Unsung Darcy’s major contribution to Dublin football’s golden age

Jim Gavin’s right-hand man still loves coaching – and not just at county level

Dublin manager Jim Gavin with selector Declan D’Arcy. The partnership with Jim Gavin began with the Dublin under-21s in 2002l Photograph: Morgan Treacy/Inpho

Dublin manager Jim Gavin with selector Declan D’Arcy. The partnership with Jim Gavin began with the Dublin under-21s in 2002l Photograph: Morgan Treacy/Inpho

 

This month marks the 25th anniversary of a significant day in the life of Declan Darcy. Having captained Leitrim to their historic Connacht title in the summer of 1994, he led the team out at Croke Park for the All-Ireland semi-final against Dublin.

This Saturday, he’ll be glimpsed in the Croke Park background, the familiar if not terribly well-known 49-year-old consigliere to Dublin manager Jim Gavin, with whom he has collaborated to bring the county footballers to the brink of five-in-a-row.

After his team had lost in 1994, Leitrim manager John O’Mahony hurried to the Dublin dressing-room for the ritual post-match visit, “to get it over with quickly,” but on arrival back in his own quarters, found Darcy coming out determined to visit the opposition himself.

“He just said he wanted to go in and wish them all the best for the final,” says O’Mahony, “so I accompanied him back down the corridor.” Darcy quipped that it was, “the only way I’ll get see the inside of a Dublin dressing-room”.  How wrong he was.

By then the tale of the Dublin 4 son of a Leitrim man, who had played for his father Frank’s club Aughawillan and also his county was well-known.

Proud of his Leitrim heritage, he was a significant figure in the county’s history, as symbolised by the iconic picture of him and 95-year-old Tom Gannon in Hyde Park, Roscommon in 24th July 1994 – the men who captained Leitrim to their only two Connacht titles, the first in 1927 but Declan had never made any secret of his own identity.

“There’s been people saying I only did it to win a medal,” he said in an interview in 1998, having declared for his home county after nearly 10 years of long-distance travel and carrying the Leitrim colours.

“I came to Dublin to play for Dublin, not to win anything – better again if we do win, but that’s not why I came. Even in 1994, I kept saying that I’m a Dublin-born person and very proud of the fact.”

Life with Dublin wasn’t a rush of silverware but he was around to win a Leinster medal in 2002, days when – to borrow the Kerry metaphor – you didn’t get such things in the shops with your change.

On his return to the city he decided to join St Brigid’s in Blanchardstown because of a friendship with Jason Ward, like him a second-generation Leitrim footballer.

High standards

Former Dublin player Barry Cahill remembers Darcy’s arrival at the club, which would go on to win a Leinster title in 2003.

 “He had a phenomenal impact. It could be compared to a modern-day, top-level European soccer player coming into the Premier League. He just completely lifted the concept of what we should be doing. He set himself ridiculously high standards as an inter-county player and they wouldn’t drop for club football. He’d prepare as well for a club league match as for an All-Ireland semi-final.

“He was the perfect fit for a club with young players coming through – his stature and approachability. I came on to the Dublin team when I was 19 and Declan was still there in 2001 and ’02. He brought me training and was a great guy to bounce things off and give advice.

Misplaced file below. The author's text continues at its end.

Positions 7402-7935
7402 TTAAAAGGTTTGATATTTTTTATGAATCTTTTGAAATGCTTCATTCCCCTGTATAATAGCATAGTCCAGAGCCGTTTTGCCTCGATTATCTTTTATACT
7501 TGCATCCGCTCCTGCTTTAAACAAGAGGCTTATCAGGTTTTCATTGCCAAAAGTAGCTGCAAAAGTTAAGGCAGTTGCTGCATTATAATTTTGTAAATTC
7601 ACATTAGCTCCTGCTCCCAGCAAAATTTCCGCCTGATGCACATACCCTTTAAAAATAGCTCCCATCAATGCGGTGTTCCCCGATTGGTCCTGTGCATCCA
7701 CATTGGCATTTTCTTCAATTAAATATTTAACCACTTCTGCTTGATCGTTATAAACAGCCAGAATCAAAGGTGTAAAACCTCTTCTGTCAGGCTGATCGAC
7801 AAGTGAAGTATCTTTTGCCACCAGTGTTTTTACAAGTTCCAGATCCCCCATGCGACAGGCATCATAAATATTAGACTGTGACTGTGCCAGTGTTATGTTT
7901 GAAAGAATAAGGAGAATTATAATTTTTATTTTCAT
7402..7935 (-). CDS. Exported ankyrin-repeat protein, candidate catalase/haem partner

“I think he was involved in coming up with the more defensive system Dublin had to find after 2014 and that semi-final defeat by Donegal. He’s excellent at identifying areas of improvement, using video analysis and finding solutions.

Declan Darcy lifts the Connacht title in 1994 alongside 95-year-old Tom Gannon in Hyde Park. Gannon was the only other man to captain Leitrim to the title in 1927. Photograph: Tom Honan/Inpho
Declan Darcy lifts the Connacht title in 1994 alongside 95-year-old Tom Gannon in Hyde Park. Gannon was the only other man to captain Leitrim to the title in 1927. Photograph: Tom Honan/Inpho

“During my senior career I would have spoken to him numerous times, just to bounce things off him. Even though he wasn’t involved with Dublin at that stage he had a really good eye for aspects of your game and a very direct approach. He never tried to dress up things.”

The partnership with Jim Gavin began with the Dublin under-21s in 2002, just as their playing careers were ending. All-Irelands followed and they were an obvious choice when Pat Gilroy moved on in 2012.

Described as “an obsessive football brain,” he loves coaching and not just at county level, having re-engaged with his childhood club, Clanna Gael/Fontenoy in more recent years. There he runs the club’s under-16 girls and boys’ under-12s (both atop their respective tables!).

“He is, according to club PRO Felix O’Regan, “the perfect example of someone who combines the responsibility of inter-county commitments while not forgetting their club.”

In recognition, he was made Club Person of the Year for 2018.

Darcy Brothers, the award-winning family construction firm, specialising in house building and renovation, means that life is otherwise busy as well and it is known that only the close relationship with Jim Gavin has persuaded him not to wind up his commitments with the county before now.

It’s an impressive journey from somewhere on the periphery of Dublin football to one of the biggest influences on the most successful team in the county’s history.

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